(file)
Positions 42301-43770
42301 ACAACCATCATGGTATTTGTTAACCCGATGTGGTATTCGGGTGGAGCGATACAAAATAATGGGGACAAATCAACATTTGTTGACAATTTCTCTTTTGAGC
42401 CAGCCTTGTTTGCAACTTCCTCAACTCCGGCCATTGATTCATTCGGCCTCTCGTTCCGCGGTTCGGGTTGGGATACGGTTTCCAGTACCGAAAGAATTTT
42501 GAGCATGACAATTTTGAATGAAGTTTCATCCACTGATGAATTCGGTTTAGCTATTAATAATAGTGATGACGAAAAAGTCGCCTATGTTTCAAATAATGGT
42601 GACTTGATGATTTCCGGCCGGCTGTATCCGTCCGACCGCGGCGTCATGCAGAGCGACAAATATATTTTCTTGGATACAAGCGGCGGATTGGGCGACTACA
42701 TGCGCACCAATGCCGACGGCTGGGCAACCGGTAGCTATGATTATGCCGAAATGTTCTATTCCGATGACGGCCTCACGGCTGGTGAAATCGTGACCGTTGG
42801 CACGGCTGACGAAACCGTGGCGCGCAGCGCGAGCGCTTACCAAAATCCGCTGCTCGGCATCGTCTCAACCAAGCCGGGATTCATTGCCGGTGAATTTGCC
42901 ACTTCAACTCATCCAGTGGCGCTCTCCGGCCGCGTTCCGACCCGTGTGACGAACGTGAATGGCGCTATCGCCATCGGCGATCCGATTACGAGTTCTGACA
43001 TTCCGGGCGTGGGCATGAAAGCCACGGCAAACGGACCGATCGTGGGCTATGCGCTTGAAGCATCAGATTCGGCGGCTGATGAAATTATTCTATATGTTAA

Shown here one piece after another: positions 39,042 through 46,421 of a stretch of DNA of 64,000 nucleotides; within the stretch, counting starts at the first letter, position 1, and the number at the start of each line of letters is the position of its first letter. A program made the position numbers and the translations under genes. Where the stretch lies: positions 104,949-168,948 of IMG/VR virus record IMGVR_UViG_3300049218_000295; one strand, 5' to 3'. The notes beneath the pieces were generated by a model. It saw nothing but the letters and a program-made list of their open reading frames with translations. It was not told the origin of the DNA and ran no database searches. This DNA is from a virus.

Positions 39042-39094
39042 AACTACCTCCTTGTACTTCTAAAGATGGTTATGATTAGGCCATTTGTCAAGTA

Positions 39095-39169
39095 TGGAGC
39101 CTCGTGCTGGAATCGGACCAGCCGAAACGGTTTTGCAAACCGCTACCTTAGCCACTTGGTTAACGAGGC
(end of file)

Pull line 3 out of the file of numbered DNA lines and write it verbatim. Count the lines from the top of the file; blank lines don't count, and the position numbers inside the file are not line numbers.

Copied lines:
42401 CAGCCTTGTTTGCAACTTCCTCAACTCCGGCCATTGATTCATTCGGCCTCTCGTTCCGCGGTTCGGGTTGGGATACGGTTTCCAGTACCGAAAGAATTTT